# What is population dynamic growth?

## What is population dynamic growth?

Definition. Population dynamics is the study of how and why populations change in size and structure over time. Important factors in population dynamics include rates of reproduction, death and migration.

## What is fluctuating growth in biology?

In population ecology: Population fluctuation. As stated above, populations rarely grow smoothly up to the carrying capacity and then remain there. Instead, fluctuations in population numbers, abundance, or density from one time step to the next are the norm.

**What is population dynamics biology?**

Population dynamics is the portion of ecology that deals with the variation in time and space of population size and density for one or more species (Begon et al. 1990).

### What are the two types of growth biology?

The equation above is very general, and we can make more specific forms of it to describe two different kinds of growth models: exponential and logistic. When the per capita rate of increase ( r) takes the same positive value regardless of the population size, then we get exponential growth.

### What is an example of a dynamic population?

If we are interested in a question that is only relevant while the person lives in Boston, such as risk of accidents while riding a bicycle, then the population is dynamic, because once a person moves out of Boston there is no reason to follow them.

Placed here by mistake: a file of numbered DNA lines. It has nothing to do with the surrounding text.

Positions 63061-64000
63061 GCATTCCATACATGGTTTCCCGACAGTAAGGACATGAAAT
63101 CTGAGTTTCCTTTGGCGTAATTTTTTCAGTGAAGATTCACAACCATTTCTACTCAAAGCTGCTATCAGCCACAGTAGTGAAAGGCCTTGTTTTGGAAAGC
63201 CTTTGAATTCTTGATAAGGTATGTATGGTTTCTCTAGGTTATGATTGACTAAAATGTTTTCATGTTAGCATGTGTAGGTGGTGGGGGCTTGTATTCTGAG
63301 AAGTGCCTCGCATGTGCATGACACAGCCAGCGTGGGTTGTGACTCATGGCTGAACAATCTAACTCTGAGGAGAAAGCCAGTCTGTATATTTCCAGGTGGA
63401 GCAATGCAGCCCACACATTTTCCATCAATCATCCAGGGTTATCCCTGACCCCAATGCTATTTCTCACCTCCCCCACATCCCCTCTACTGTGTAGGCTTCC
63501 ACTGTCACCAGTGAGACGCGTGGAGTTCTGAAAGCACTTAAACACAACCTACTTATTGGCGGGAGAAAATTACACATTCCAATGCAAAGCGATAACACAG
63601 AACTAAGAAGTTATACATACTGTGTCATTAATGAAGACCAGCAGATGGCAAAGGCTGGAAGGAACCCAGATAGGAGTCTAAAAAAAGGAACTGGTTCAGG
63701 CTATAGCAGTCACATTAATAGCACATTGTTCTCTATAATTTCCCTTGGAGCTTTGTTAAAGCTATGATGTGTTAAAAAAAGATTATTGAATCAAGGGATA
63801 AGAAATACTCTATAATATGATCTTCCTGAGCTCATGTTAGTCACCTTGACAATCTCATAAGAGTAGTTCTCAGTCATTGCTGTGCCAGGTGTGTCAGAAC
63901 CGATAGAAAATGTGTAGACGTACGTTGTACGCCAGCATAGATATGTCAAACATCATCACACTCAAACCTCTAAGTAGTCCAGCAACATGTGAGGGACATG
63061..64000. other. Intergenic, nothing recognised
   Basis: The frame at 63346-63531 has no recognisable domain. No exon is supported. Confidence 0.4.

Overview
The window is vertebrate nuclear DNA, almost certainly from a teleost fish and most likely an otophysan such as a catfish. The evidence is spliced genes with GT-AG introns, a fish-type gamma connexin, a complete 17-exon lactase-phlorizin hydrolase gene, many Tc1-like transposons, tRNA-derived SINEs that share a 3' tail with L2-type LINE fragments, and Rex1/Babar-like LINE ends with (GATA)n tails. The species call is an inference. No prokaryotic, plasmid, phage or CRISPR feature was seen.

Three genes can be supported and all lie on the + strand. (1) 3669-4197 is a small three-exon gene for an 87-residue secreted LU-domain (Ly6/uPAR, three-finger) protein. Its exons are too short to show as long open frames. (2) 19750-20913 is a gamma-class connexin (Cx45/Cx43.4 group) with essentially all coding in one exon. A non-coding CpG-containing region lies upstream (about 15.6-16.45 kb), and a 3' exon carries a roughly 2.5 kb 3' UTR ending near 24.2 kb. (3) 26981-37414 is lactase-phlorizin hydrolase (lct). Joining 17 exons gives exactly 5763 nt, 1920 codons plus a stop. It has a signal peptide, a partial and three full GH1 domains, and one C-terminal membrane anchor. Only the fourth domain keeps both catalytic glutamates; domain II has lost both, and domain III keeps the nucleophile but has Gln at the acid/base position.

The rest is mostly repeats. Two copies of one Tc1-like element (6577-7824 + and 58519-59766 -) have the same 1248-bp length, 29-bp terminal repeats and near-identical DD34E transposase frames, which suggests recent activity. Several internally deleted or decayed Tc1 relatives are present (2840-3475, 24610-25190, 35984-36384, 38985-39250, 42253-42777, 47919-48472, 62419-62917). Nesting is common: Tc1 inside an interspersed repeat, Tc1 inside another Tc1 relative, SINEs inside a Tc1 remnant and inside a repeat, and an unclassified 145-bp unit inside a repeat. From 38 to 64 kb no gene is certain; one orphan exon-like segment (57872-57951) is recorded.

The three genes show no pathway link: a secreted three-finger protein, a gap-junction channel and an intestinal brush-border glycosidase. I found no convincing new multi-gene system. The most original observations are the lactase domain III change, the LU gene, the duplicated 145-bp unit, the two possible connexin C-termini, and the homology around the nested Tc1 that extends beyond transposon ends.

**What is the example of population dynamic?**

The term “population dynamics” refers to how the number of individuals in a population changes over time. Biologists study the factors that affect population dynamics because they are interested in topics such as conservation of endangered species (for example, the Florida panther) and management of fish and wildlife.

## What are the types of population dynamics?

Biologists distinguish between two main types of populations: unstructured and structured. In an unstructured population, all individuals are subject to the same general ecological pressures. That is, the rates of growth, reproduction, and mortality are roughly the same for all individuals in the population.